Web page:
Sat, Apr 07, 2012 - Page 1 News List

Malaysia gambling ring netted US$1bn: report


In a photograph taken on April 5, 2012, suspected gamblers hide their faces following their arrest by the Malaysian police during a raid in the outskirts of Kuala Lumpur. The operation led to the arrests of scores of Chinese and Taiwanese nationals.

Photo: AFP

A soccer betting and fraud ring busted by Malaysian police grossed more than US$1 billion, reports said yesterday, after an operation that led to the arrests of scores of Chinese and Taiwanese nationals.

Police conducted the raid in the city of Kajang, near Malaysia’s capital, Kuala Lumpur, on Thursday after receiving a tip-off, the latest high-profile effort to clamp down on rampant illegal sports betting in Asia.

The Malaysia ring operated for a month from several luxury bungalows in an upscale gated community “home to several ministers and former cabinet members,” the Star newspaper reported.

Police believe the operation grossed nearly 4 billion ringgit (US$1.3 billion), it said.

The bungalows had closed-circuit video systems for security and police found “suspects engrossed in their laptops and telephones in a classroom-like atmosphere with all the tables neatly arranged in rows,” the report added.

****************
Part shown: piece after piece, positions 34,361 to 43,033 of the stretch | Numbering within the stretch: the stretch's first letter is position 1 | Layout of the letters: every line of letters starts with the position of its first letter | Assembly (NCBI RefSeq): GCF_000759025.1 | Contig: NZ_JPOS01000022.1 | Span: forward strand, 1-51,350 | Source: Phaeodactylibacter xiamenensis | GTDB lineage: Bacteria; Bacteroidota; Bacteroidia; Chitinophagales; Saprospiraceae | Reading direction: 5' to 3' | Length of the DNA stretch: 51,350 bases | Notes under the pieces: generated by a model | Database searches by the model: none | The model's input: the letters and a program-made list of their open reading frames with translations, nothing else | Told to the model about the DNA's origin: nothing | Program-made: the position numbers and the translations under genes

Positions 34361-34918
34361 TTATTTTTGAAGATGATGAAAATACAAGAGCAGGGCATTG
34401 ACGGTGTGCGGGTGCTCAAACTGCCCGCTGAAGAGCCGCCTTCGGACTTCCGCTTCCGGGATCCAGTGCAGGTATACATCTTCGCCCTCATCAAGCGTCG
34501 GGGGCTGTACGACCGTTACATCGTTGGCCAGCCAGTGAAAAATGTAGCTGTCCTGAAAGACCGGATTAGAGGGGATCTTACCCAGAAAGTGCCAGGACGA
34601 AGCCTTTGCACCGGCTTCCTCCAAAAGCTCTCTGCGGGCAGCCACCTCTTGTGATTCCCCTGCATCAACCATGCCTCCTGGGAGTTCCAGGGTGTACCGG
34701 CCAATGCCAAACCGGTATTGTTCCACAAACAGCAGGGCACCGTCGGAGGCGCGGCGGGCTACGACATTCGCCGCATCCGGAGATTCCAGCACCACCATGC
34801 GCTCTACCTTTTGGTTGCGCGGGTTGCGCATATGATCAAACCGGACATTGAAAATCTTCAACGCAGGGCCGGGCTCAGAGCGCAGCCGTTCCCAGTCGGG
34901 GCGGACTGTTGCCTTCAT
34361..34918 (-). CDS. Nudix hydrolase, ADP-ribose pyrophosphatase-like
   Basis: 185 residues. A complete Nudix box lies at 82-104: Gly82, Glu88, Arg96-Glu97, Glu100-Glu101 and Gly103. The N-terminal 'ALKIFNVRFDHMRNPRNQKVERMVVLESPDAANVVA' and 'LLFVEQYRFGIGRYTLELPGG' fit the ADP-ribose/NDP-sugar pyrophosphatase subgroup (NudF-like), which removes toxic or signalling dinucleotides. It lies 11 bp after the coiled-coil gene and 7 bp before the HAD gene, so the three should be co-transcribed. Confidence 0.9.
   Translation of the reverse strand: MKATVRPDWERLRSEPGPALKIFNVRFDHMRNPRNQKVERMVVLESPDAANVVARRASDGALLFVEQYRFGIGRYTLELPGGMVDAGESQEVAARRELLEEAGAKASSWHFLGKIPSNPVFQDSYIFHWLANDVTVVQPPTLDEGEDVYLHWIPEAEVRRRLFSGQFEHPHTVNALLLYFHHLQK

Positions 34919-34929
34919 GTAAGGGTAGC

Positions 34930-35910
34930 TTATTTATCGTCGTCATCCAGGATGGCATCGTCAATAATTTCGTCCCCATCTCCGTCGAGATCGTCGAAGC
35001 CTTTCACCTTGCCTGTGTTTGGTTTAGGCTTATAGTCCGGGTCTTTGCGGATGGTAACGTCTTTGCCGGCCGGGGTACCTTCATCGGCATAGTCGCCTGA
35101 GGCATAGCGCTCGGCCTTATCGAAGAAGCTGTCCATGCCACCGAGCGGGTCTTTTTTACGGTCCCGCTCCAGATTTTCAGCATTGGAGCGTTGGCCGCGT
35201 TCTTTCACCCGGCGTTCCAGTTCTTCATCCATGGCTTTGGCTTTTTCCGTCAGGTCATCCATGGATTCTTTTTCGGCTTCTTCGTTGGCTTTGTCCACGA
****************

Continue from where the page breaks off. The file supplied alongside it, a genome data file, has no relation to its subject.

Suspects were equipped with 241 mobile phones and 43 computers, the New Straits Times said.

Kajang police chief Abdul Rashid Abdul Wahab said on Thursday the group took bets on English Premier League soccer games and organized other forms of online gambling.

Soccer, particularly the English game, is hugely popular in Malaysia, but sports betting is illegal and those found guilty can be jailed.

Abdul Rashid said the group also carried out Internet scams that sought to obtain the credit card numbers of people in Taiwan, China and Portugal.

The Star said members had detailed scripts to follow in dealing with victims.

Abdul Rashid said 132 Chinese and Taiwanese nationals, along with five Malaysians, were arrested, but the Star quoted police sources saying 144 people were netted, including 54 women.

Reports quoted police as saying the foreign suspects, mostly in their 20s, had arrived in Malaysia early last month.

Neither the police nor the press reports have indicated who was behind the operation.

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